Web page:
The Toonie A few years after the one-dollar coin was launched, the two-dollar coin appeared. The brass centre of this bi-metal coin features a polar bear. Did anyone call it The Polar? No. Did the nation adopt the elegantly double-edged Doubloon? No. Did a cheesy rhyme win the day? Yes.
Curling Our beloved game of frigid vectors and frozen geometry. Just think of it as billiards, without pockets or cues, played on ice with brooms and large rocks.
Hockey Game A gladiatorial event with religious overtones. This high-speed armoured ballet with its cathartic violence serves to maintain a relatively orderly and peaceful society outside of the rink. The true nature of hockey is not really understood outside our borders, which is why a puck is added for any games broadcast in the United States. This recent addition of a rubber disk has obviously confused Canadians in turn, which might explain why the Stanley Cup has not resided in Canada for some time.
July and August The months without hockey, when men wearing team sweaters wander aimlessly about the landscape on roller blades.
Golf A game played by the Toronto Maple Leafs from April to September.
The Doughnut Shop The true Canadian agora, where all occupations and classes meet. It is also the best place to find a policeman if you need one. Canada ’s largest chain of doughnut shops (which actually outsells MacDonalds) was started by a hockey player with the Toronto Maple Leafs who found that he had a lot of free time. Order a “double-double” here – or in any Canadian restaurant – and you will get a coffee with two spoonfuls of sugar and double cream.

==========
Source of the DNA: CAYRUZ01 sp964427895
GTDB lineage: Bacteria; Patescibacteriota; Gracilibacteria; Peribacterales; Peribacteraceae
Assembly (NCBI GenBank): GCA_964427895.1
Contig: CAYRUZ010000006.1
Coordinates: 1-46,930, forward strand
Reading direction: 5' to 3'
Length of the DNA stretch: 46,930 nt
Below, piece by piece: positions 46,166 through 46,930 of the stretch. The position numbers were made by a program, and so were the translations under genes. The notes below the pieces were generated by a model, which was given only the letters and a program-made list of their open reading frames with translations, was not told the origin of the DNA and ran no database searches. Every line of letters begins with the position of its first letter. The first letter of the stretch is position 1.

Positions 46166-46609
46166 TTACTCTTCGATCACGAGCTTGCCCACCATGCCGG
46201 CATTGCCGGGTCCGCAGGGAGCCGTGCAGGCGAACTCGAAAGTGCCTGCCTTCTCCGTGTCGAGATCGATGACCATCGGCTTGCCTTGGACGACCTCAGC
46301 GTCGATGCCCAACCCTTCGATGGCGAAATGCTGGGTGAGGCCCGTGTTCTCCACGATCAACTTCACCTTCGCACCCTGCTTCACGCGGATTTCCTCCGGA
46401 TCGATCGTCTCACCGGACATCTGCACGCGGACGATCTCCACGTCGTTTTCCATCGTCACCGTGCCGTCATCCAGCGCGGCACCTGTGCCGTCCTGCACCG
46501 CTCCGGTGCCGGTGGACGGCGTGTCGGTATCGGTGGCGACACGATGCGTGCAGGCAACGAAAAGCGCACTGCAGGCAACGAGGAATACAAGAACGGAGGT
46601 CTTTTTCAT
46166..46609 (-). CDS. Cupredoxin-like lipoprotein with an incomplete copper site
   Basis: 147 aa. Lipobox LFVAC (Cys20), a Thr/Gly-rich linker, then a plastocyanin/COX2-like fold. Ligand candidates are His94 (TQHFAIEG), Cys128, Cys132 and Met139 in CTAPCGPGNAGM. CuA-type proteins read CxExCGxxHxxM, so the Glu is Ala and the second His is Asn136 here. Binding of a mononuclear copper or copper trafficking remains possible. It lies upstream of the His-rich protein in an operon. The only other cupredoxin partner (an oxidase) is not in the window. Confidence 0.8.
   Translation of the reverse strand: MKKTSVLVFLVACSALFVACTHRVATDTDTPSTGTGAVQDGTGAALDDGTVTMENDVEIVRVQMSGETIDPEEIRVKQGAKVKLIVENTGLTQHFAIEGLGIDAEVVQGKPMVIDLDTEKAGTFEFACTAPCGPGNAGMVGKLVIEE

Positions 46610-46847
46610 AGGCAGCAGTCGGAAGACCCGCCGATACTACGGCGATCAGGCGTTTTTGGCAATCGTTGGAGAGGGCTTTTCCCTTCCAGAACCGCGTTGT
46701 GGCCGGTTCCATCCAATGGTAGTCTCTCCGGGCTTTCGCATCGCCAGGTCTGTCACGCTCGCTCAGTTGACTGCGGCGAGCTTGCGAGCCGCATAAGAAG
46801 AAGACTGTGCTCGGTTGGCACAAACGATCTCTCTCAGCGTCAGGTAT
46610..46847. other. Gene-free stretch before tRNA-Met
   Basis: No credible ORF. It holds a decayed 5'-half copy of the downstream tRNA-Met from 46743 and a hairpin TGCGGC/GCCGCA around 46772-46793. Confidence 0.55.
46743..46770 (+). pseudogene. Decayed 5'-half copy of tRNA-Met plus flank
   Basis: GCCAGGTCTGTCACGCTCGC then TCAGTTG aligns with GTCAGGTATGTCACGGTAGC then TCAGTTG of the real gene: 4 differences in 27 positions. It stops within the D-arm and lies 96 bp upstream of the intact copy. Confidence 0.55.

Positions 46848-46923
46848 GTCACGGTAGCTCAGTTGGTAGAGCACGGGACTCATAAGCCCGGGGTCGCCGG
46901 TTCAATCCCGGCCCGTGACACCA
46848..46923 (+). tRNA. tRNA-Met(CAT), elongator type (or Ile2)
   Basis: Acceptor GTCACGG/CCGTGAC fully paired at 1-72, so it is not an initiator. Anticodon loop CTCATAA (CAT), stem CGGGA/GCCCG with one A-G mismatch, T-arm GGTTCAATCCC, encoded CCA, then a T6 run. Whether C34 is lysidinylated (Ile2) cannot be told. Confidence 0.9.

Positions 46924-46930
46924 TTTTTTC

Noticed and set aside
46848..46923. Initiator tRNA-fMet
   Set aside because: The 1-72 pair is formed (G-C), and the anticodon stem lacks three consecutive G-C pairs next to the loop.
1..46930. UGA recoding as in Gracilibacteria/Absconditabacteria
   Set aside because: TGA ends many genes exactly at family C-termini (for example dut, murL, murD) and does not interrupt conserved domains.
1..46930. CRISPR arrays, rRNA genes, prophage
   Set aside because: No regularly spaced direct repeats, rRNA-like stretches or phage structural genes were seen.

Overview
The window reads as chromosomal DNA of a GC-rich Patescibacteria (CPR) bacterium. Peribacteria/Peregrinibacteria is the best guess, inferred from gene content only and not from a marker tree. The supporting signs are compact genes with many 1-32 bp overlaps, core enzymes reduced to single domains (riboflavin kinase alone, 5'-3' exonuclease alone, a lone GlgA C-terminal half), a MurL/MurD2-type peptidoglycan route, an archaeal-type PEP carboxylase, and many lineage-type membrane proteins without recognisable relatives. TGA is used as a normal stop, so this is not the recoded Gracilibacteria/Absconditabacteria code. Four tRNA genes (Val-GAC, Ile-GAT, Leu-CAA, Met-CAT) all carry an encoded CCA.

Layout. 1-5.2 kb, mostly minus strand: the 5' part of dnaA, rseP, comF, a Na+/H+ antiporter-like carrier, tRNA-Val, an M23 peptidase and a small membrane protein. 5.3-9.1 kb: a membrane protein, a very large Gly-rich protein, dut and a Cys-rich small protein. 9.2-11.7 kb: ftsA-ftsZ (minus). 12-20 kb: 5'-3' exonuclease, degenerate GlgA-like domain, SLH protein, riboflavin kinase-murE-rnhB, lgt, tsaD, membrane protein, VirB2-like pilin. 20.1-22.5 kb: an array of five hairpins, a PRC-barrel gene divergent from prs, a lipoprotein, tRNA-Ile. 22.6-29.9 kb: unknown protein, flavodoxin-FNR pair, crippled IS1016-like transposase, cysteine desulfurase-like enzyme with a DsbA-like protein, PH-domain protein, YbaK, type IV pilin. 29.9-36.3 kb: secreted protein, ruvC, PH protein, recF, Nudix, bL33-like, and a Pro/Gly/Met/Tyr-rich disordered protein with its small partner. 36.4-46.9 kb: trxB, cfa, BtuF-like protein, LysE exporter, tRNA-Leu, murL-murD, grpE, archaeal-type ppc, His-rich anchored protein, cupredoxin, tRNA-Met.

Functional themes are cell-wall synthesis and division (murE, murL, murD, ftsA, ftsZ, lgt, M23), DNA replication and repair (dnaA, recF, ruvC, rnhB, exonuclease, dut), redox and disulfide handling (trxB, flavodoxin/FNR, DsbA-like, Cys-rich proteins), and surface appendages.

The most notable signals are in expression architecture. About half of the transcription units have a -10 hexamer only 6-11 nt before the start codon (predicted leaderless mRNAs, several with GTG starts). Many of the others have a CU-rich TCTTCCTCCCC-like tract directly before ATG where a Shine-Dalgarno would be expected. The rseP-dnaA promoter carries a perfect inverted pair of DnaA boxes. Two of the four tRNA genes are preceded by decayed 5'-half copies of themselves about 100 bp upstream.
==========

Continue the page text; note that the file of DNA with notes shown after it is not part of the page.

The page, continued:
“Youse” This pronoun is formally known as the Second Person Plural Inclusive [viz. “You all” and “Y’all”, southern U.S. ]. Typically heard when a waitress asks a couple “Would youse like some more coffee?” Unlike the American “you all,” its use is strictly plural; if you are alone and a waitress addresses you as “youse,” she is cross-eyed.
Armed with this knowledge, you will be able to navigate the streets of Toronto like a native during the 45th Annual Conference & Stage Expo. See youse next March, eh?
A Guide to Canadian Definitions
The Fairmont Royal York hotel flies flags of welcome to all visitors, even those unfamiliar
with some Canadian terminology. The Royal York will be the site of OISTAT’s World Congress,
the first World Stage Design exhibit, and numerous other activities of the 45th Annual
Conference & Stage Expo.
By Paul Court
Toronto Promotions Coordinator